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For those of you who are not self-employed, how big an issue is unpaid overtime at your workplace?


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It's huge. All anyone can seem to talk about is how exhausted they are, and the management's attitude is that staff have big enough salaries that they should be on-call 24/7 to justify it.

2 ( +3 / -1 )

Not at all. I am a manager and do not get paid overtime anyways, ergo, I put in an extra 10 minutes and leave promptly every day. If necessary I will take a late or early call at home. I learned early on that under nenkou jouretsu (seniority system), you can work as hard as you want but it will not lead to promotion over your boss and he will use your efforts to polish up his performance.

7 ( +7 / -0 )

At my office, the modus operandi seems to be that the more useless you are, the more unpaid overtime you do. Being unable to do anything for fourteen hours is measured as better than being good at your job for seven.

If you're in early and out late, the brownie points are yours, regardless of how inept you are in the intervening period.

I get in at 10 and I'm out the door at six.

0 ( +0 / -0 )

We start at 7:30. I leave promptly at 5. Others are still working.

We also also have to come in saturday at 7:30-2.

Even then, I leave promptly at 2 and others are still working.

September-December there are alot of days where we have to come in on Sunday too. We have a lot of overtime. It is exhausting. But at least everyone (but one) in my workplace is nice and we all get along.

5 ( +5 / -0 )

Most days I down tools at 5:30pm. Occasionally, I need to work overtime, but I manage it myself; it is not forced upon me.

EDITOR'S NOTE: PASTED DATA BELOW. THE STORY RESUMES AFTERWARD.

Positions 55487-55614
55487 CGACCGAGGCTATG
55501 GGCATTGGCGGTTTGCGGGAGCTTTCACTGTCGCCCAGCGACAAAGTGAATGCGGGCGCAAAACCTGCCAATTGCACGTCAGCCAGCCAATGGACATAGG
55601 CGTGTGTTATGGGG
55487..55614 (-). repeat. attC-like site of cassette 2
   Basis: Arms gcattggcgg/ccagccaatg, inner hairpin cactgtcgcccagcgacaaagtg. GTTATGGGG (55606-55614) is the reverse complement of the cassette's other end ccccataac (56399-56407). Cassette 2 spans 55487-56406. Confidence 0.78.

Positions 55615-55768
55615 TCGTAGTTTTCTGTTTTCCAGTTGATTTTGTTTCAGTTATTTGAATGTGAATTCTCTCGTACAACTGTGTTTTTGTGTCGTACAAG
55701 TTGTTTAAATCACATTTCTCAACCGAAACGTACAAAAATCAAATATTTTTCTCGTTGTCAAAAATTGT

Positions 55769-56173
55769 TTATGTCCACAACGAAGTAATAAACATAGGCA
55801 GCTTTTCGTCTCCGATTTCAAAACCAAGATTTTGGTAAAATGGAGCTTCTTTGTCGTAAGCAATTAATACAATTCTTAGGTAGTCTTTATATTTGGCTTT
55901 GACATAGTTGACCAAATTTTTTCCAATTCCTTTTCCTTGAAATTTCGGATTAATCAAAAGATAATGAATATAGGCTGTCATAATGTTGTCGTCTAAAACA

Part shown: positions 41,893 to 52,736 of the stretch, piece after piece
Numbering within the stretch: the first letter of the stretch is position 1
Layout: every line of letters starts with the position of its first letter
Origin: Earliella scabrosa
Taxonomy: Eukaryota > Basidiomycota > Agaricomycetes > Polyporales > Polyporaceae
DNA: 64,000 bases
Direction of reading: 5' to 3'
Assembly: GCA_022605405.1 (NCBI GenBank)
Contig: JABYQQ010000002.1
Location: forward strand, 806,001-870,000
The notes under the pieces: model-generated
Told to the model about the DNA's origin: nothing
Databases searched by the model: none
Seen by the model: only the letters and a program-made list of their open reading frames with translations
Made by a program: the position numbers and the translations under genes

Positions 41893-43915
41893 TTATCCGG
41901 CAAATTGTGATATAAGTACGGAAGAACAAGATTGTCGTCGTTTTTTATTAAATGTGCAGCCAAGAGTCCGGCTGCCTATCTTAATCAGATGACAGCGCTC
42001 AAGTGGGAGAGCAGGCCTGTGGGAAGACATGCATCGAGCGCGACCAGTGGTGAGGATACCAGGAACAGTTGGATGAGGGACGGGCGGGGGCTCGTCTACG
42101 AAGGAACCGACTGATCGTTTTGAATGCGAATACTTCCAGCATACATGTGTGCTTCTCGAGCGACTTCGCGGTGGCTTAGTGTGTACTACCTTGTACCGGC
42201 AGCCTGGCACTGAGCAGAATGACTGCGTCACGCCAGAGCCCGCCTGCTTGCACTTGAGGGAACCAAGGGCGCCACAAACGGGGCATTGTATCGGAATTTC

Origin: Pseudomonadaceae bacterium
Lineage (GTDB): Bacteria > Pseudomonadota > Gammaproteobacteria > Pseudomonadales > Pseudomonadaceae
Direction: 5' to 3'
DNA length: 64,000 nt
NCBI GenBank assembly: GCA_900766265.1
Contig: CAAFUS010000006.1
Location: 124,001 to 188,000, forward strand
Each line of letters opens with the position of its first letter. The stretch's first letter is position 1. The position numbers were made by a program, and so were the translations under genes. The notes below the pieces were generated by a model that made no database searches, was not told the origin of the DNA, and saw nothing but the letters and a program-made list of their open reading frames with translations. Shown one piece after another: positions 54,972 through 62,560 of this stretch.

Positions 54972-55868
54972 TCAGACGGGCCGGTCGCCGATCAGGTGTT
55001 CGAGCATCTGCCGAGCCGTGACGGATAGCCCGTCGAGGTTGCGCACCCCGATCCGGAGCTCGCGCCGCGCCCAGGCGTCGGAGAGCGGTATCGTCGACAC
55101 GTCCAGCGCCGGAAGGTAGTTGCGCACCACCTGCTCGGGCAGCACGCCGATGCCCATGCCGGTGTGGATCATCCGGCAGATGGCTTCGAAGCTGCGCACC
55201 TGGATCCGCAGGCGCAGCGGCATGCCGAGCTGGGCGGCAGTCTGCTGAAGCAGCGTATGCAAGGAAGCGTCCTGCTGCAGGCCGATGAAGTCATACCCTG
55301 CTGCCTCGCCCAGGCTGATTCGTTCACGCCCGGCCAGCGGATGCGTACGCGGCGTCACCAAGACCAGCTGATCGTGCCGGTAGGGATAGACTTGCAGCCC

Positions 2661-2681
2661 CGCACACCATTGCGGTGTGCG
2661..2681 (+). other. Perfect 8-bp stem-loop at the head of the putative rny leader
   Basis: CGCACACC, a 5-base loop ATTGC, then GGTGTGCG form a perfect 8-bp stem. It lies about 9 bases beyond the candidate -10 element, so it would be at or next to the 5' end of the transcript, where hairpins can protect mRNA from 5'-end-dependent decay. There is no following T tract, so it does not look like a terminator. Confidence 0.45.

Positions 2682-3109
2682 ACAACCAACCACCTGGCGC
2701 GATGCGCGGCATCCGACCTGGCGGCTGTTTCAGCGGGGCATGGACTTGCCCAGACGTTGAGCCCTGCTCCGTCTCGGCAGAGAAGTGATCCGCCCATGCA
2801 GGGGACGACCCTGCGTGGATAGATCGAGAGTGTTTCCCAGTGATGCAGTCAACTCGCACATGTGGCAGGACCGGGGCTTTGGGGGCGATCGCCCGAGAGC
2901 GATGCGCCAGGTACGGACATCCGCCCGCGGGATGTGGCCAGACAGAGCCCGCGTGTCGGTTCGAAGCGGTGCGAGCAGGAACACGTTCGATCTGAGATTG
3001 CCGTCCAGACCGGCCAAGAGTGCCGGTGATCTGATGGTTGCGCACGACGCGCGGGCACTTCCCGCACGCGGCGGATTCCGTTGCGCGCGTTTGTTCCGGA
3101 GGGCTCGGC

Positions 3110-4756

3 ( +3 / -0 )

Unpaid overtime should be made illegal. Have never done it, never will. Folk must learn to work smarter, not longer!

I get my head down and do what needs to get done before I clock off.

3 ( +3 / -0 )

Never have, never will. I do volunteer for good causes though.

5 ( +5 / -0 )

Japan often ranks high on hours worked and low on productivity among OECD countries.

Often wondered is there a correlation?

3 ( +3 / -0 )

Before I was self-employed, it was a huge issue.

Meetings would be scheduled around the world that I'd have to virtually attend - Europe, USA, Asia all the same day. Then on weekends, I'd be expected to join system upgrade calls 4-6 hrs overnight to ensure my designs were implemented correctly. I'd attempt to use flex time, but that would only get me and others in my role down to 60 hr weeks.

When I was younger and still writing code, 60 hr weeks was considered lite. Getting in "the zone" for complex coding sessions would take a few uninterrupted hours before productivity really began. Then the trick was NOT get get interrupted the rest of the day, which was almost impossible.

Working in Japan was much worse when I was here. Get to the client location at 9am, but often not get out until after midnight, sometimes 2am. They'd have some employees arrive at work around 3pm who would stay with us. After experiencing that, I learned that all contracts clearly had an 8 hr limit for "a day" of paid effort when travelling.

3 ( +3 / -0 )

It's a big problem for those who let it become one.

If you don't speak up, you get nothing--no pay or extra time. What you allow will continue, so clear boundaries are a must.

I don't volunteer at work but most of my co-workers do all the time.

-1 ( +1 / -2 )

FouxdefaToday  04:06 pm JST

It's a big problem for those who let it become one.

That's a bit simplistic. Work, like all of life, can be complex.

2 ( +2 / -0 )


It's a philosophy that's worked well for me, granted I have experience working at only 2 different companies as an adult, and the first one was where I learned this lesson after my health fell apart. Work is complicated but I've found simple clear boundaries are key to negotiating the work/life balance I want. The Japanese companies I've experienced have good policies on paper but a very different "culture" of unspoken understandings for behavior reinforced through emotional manipulation. The way to keep a clear head and clear goals around emotionally manipulative people and organizations is to always know a) what my personal choices, responsibilities, and boundaries are b) communicate those clearly and calmly when needed.

People do overtime for all kinds of reasons, but I'm talking about unpaid overtime.

0 ( +0 / -0 )

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